I knew my transformation was complete when I faced my biggest bully one night.
I listened as he took my inventory, listing all my inadequacies and failures. There was a time when he would have reduced me to a puddle of self-loathing tears with that conversation. But, not that night—and never again.
Seven little syllables held the key to my freedom. I’ll never forget the night I spoke those beautiful words. In one breath, my whole life changed. I realized how far I had come from the wreckage of my past.
I spoke those words from my soul, and I meant them sincerely. “I don’t need you to like me.” Then, the happy tears came. In that moment, I knew who I was—and finally, I loved that girl.
I had spent a lifetime starving for approval, acceptance, anything that resembled love. I came by my affliction honestly. I watched the pattern my whole life in the woman who raised me.
Abuse in my early years robbed me of my self-worth. I roamed around the world in my brokenness, believing that my scars were too awful for anyone to overlook. That’s how I became a people pleaser.
I didn’t know who I was. I couldn’t see past the terrible things that happened to me and the ways life had let me down. I thought that I was getting what I deserved—that I had some deep, inherent flaw that somehow made me inferior. I felt completely worthless.
Because I believed I was damaged, I thought I would have to work for anything good in life. Love was something I would have to earn. Friends would need some incentive to stick around. Teachers, bosses, anyone in authority would need a reason to treat me with kindness and respect.
I didn’t dare go against the flow, even if it meant not standing up for myself when I should have. I held onto relationships, jobs, beliefs, and all kinds of things that didn’t serve me. I couldn’t grow. I couldn’t enjoy my life. I couldn’t even see myself anymore. I saw only what I thought everyone wanted from me, and all the ways I would let them down.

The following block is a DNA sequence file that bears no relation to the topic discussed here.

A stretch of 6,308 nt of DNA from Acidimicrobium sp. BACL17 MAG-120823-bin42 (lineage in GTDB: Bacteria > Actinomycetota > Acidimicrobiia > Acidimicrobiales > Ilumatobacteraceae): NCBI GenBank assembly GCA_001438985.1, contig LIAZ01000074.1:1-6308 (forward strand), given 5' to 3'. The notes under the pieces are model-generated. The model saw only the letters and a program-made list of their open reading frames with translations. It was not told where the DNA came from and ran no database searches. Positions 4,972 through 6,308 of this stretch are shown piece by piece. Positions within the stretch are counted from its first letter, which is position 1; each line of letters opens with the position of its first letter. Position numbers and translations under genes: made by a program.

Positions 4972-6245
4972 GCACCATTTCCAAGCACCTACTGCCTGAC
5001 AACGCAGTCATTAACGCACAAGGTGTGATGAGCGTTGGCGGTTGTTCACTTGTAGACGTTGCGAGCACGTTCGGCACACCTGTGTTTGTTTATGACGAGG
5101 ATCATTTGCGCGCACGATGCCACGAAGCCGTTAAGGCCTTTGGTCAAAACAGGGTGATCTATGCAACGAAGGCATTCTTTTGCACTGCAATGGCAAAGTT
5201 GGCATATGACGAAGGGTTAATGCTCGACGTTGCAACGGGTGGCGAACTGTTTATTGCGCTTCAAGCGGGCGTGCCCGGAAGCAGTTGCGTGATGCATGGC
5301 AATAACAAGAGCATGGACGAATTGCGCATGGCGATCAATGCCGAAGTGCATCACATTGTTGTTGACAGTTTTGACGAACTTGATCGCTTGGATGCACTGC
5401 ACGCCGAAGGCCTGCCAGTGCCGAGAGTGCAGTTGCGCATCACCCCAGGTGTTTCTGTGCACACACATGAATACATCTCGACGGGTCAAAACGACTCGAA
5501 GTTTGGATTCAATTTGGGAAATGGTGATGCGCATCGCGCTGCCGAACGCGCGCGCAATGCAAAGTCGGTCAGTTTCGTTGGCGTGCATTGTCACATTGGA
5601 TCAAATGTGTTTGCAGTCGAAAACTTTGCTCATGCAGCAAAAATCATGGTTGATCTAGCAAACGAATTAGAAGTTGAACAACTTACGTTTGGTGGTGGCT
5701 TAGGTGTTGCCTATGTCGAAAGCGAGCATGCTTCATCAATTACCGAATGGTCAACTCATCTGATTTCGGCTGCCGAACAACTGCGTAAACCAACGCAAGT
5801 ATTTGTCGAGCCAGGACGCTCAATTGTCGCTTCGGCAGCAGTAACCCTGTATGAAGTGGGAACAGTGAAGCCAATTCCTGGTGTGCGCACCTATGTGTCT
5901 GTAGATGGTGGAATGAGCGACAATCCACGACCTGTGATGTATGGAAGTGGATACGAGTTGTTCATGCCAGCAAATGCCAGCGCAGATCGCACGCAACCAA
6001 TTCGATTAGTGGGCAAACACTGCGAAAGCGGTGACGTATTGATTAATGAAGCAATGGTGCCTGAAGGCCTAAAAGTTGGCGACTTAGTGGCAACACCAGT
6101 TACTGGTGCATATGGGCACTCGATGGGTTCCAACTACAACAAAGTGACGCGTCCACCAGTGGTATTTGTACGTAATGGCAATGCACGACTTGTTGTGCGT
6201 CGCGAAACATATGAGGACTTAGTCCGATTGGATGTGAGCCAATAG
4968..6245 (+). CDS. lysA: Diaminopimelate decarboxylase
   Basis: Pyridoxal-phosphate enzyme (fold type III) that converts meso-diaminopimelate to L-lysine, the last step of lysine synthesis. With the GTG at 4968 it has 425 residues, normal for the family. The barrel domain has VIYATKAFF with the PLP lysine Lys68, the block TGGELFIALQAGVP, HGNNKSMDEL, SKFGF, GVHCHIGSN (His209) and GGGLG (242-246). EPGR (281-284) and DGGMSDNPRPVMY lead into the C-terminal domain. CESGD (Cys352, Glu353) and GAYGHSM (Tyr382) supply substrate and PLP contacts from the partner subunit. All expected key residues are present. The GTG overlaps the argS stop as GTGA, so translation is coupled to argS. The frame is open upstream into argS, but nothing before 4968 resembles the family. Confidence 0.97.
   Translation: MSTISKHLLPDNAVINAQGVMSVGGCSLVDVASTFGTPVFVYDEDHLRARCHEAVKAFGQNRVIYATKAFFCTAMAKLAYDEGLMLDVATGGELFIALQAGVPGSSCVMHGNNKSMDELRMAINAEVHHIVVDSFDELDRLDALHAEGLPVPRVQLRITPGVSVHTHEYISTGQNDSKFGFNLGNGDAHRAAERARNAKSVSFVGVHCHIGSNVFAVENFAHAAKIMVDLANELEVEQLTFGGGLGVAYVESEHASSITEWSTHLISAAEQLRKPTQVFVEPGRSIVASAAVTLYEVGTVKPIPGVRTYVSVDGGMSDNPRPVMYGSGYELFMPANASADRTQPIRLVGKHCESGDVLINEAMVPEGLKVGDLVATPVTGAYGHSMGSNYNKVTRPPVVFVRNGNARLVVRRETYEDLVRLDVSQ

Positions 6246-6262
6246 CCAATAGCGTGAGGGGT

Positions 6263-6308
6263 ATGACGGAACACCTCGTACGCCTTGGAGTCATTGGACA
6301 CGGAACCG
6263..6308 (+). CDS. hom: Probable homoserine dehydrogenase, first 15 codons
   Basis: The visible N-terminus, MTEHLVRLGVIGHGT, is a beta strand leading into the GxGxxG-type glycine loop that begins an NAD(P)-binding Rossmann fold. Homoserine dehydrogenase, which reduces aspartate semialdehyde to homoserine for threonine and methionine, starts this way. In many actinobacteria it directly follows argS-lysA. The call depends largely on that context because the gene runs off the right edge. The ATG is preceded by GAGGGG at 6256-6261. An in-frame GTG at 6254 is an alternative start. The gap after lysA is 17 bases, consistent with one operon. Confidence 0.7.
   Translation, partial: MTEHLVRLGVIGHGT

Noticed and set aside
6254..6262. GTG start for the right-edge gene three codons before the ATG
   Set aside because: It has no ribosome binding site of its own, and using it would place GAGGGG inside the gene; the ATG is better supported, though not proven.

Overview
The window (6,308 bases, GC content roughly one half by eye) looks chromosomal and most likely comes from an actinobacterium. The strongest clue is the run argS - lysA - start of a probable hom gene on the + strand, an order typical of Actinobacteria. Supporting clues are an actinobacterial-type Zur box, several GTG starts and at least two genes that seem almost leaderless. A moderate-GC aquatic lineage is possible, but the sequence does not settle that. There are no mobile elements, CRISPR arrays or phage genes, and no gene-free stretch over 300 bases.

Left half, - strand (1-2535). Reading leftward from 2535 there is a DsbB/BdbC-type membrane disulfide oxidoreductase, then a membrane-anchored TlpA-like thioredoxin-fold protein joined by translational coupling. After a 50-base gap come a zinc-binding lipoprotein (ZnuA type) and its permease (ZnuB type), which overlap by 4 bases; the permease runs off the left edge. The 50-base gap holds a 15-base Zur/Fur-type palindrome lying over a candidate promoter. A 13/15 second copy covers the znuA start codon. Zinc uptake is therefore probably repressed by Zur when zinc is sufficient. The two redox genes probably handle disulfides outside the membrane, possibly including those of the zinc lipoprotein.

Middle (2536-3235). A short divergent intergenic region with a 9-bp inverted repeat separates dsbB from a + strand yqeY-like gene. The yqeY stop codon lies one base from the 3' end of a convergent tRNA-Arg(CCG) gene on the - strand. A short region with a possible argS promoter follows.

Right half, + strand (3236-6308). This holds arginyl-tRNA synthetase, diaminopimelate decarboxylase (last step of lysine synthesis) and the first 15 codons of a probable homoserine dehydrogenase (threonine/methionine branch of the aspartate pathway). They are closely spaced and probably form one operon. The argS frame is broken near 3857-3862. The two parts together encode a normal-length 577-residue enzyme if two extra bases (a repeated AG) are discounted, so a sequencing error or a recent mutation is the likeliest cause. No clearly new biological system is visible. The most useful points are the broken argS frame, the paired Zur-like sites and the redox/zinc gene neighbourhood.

I became a chameleon, blending in wherever I went. I adopted the interests, opinions, and values of others. I changed like the weather in search of somewhere, anywhere, to belong.
What this created for me was a whole life that felt like a lie.
Anxiety ruled me. I lived in constant fear of dropping one of the many plates I had to keep constantly spinning. Everything in my world depended upon that performance. It was a damn convincing show, too. It even fooled me for a while.
Eventually, I reached my breaking point. I realized that living to make everyone else happy was literally killing me. If I was ever going to be happy and healthy, I would have to let all my spinning plates fall and shatter around me. It was a terrifying choice to make. The show was everything I knew. If that went away, there would be nothing left.
The largest plate to break was my 13-year marriage—the biggest lie I was selling. I had known for several years that I was there for all the wrong reasons. Deep down, I’m sure he knew it, too. Our marriage was my security. Our family was the only family I’d ever felt a part of. The rest of my identity was built upon being his wife and the mother of his children. If I wasn’t that anymore, who was I? There was only one way to find out.